So, I can't or won't be using the nasty pink stuff to winterize.  I use the air method although it meant buying a fitting and takes two people.  The only thing I worry about is any residual water left in the toilet valve as it can freeze and crack the valve.  The solution has been drain all the tanks and to plug the Pod in (we had a 30 amp line run outside the house) and leave a small heater on inside the camper.

I'm thinking the same would work for most of y'all in South Carolina.   Happy camping!

Enjoy Life!!
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Post Options Post Options   Quote mcarter Quote  Post ReplyReply Direct Link To This Post Posted: 14 Oct 2020 at 11:36am
Arena,

You can block open the flush valve, with a board or a device called a Johnny Chock, put air pressure to the Pod and it will clear the toilet valve. You will see the toilet flush blow air. I used air pressure for 5 years here in TN, no freeze damage. I do put a bit of pink stuff in toilet bowl and drain traps.
Mike Carter
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furpod View Drop Down
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Post Options Post Options   Quote furpod Quote  Post ReplyReply Direct Link To This Post Posted: 14 Oct 2020 at 12:12pm
Where will the camper be stored? If at home, just turn on the heat, or plug in a small ceramic heater on the days/nights it's going to be to cold..
as a side note we go to SC for part of Dec and Jan every year, to HBSP.
Here at home, we have FHUs, so I just leave a small electric heater running, set around 50F, and the propane heat set as a backup at 40F, JIC. Just drain the low points and WH when we get from the beach in January.
A note.. it's really only the fixtures and valves you are protecting, the pex plumbing itself is freeze proof.
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offgrid View Drop Down
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Post Options Post Options   Quote offgrid Quote  Post ReplyReply Direct Link To This Post Posted: 14 Oct 2020 at 1:22pm
Originally posted by furpod

A note.. it's really only the fixtures and valves you are protecting, the pex plumbing itself is freeze proof.

While it is more freeze tolerant than other plumbing, Pex is not freeze proof. There are all sorts of cases where it has frozen and burst. Drain it or fill it with antifreeze, its not worth the risk.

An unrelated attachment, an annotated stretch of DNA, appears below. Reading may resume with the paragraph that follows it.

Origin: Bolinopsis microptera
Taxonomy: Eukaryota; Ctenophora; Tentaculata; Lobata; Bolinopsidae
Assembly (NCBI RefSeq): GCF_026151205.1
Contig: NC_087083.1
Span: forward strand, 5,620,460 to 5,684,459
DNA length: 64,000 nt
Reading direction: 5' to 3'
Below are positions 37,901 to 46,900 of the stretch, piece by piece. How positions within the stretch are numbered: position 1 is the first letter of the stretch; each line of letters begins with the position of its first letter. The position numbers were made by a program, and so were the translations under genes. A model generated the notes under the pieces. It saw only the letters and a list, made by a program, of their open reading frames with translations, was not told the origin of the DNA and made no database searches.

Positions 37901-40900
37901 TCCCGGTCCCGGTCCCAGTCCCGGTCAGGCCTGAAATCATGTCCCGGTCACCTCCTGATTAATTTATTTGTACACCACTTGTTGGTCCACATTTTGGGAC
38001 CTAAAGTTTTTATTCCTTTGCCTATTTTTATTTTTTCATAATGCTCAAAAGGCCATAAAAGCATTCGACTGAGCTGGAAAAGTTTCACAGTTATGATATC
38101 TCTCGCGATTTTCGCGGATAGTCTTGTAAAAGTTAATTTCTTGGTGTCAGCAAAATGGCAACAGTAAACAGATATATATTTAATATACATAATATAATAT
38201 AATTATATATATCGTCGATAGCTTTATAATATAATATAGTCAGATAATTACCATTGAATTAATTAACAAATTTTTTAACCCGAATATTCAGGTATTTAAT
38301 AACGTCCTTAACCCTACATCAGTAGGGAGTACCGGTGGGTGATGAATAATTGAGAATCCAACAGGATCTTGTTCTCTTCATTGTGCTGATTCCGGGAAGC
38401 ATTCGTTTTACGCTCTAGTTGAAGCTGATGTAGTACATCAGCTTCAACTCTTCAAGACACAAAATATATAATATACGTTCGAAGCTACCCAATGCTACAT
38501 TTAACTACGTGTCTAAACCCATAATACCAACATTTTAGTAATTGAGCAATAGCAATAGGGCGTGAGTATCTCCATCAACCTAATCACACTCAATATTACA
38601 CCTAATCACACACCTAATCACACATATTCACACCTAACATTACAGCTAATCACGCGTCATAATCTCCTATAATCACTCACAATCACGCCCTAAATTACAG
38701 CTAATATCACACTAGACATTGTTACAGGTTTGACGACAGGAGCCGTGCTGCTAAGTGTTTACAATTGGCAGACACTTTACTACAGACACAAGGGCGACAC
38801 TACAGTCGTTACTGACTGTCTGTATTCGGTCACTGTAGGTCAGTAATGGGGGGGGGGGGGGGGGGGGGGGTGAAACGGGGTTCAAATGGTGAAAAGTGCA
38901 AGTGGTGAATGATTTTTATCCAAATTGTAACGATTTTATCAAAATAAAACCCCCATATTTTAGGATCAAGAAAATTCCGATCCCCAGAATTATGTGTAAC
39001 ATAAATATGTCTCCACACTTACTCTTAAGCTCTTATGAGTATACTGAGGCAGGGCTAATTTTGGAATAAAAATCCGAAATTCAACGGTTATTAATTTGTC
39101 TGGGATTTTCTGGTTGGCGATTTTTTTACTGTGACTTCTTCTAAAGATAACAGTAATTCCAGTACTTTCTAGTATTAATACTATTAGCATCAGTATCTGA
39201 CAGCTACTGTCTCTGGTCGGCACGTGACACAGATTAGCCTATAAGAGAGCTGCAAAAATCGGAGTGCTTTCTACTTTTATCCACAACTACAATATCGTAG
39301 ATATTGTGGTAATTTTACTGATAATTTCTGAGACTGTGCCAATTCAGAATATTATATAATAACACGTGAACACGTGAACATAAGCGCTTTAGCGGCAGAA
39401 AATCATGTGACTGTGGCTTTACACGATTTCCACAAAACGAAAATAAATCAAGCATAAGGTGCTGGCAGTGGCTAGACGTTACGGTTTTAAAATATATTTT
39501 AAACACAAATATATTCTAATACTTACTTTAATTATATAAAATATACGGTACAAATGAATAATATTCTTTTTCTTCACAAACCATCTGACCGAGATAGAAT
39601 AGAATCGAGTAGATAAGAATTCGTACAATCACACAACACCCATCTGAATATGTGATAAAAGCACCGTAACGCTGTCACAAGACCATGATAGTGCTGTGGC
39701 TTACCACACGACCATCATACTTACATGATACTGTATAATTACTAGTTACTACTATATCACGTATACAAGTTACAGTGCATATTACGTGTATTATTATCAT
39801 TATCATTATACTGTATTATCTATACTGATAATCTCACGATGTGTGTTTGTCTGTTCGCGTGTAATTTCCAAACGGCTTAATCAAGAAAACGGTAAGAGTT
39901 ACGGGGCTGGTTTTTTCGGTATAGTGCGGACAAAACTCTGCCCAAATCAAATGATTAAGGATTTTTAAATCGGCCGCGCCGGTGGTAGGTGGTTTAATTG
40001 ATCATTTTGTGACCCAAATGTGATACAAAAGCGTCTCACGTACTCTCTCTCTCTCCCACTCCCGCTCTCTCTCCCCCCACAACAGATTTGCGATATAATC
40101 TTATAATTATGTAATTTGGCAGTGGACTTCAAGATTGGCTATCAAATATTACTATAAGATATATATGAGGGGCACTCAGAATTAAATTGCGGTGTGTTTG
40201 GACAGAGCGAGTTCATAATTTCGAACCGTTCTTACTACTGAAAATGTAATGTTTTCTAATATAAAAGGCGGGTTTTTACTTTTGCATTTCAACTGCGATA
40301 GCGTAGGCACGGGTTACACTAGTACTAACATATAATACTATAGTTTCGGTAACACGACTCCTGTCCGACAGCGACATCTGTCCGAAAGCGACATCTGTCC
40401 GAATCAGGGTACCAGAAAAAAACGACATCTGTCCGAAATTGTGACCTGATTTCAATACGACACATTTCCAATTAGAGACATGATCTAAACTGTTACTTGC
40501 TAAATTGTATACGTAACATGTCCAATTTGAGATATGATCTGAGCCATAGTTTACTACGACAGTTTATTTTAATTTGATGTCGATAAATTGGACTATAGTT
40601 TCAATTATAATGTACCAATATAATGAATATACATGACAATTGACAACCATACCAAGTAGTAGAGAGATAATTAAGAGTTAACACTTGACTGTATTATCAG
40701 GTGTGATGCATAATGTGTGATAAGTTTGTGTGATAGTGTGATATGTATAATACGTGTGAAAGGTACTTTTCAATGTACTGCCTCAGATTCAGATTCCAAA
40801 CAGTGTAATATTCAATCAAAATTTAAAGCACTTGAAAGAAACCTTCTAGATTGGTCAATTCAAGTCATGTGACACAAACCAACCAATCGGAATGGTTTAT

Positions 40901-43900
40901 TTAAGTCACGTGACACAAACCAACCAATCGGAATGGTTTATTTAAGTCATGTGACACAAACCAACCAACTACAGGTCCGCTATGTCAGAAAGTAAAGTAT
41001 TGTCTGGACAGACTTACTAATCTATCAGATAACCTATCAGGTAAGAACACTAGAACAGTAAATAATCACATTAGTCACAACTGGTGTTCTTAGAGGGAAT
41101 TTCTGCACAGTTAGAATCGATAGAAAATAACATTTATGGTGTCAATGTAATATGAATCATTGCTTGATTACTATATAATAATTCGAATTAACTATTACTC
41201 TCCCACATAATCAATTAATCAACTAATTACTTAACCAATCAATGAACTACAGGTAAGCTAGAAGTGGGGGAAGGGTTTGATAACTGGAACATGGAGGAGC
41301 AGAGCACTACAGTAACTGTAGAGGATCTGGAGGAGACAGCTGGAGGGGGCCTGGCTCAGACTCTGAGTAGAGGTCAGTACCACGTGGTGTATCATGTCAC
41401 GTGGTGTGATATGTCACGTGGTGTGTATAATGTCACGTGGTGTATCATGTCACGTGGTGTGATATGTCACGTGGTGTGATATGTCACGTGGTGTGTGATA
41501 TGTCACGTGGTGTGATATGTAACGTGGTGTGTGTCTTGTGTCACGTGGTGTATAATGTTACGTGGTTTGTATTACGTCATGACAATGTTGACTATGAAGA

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Colt View Drop Down
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Post Options Post Options   Quote Colt Quote  Post ReplyReply Direct Link To This Post Posted: 14 Oct 2020 at 3:50pm
That's a great question for your dealer's service dept.  The membrane may well be enough protection for a 30 to 32F night preceded by a sunny day.  Keep the pod shut up so it traps heat from the sun.    
John
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Colonel Podder View Drop Down
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Post Options Post Options   Quote Colonel Podder Quote  Post ReplyReply Direct Link To This Post Posted: 16 Oct 2020 at 9:41am
Thanks for the information, that helps a great deal!

I will store the pod outside behind the house, and plan to run power to where it will be parked. The compressed air method of removing the water sounds like the best bet for me. I may also rig up an indoor/outdoor thermometer and make adjustments as needed. I could run the outdoor probe under the floor and above the membrane to monitor temps there. 

Thanks Again!
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Post Options Post Options   Quote Dirt Sifter Quote  Post ReplyReply Direct Link To This Post Posted: 17 Oct 2020 at 9:55am
Originally posted by Colonel Podder

Thanks for the information, that helps a great deal!
......make adjustments as needed. I could run the outdoor probe under the floor and above the membrane to monitor temps there. 

Ya know, that's actually a great idea. Think I'll try in the next time I go out on those days when its warm all day and below freezing at night just to see what happens. I love this forum.
Greg n Deb 2020 195 HRE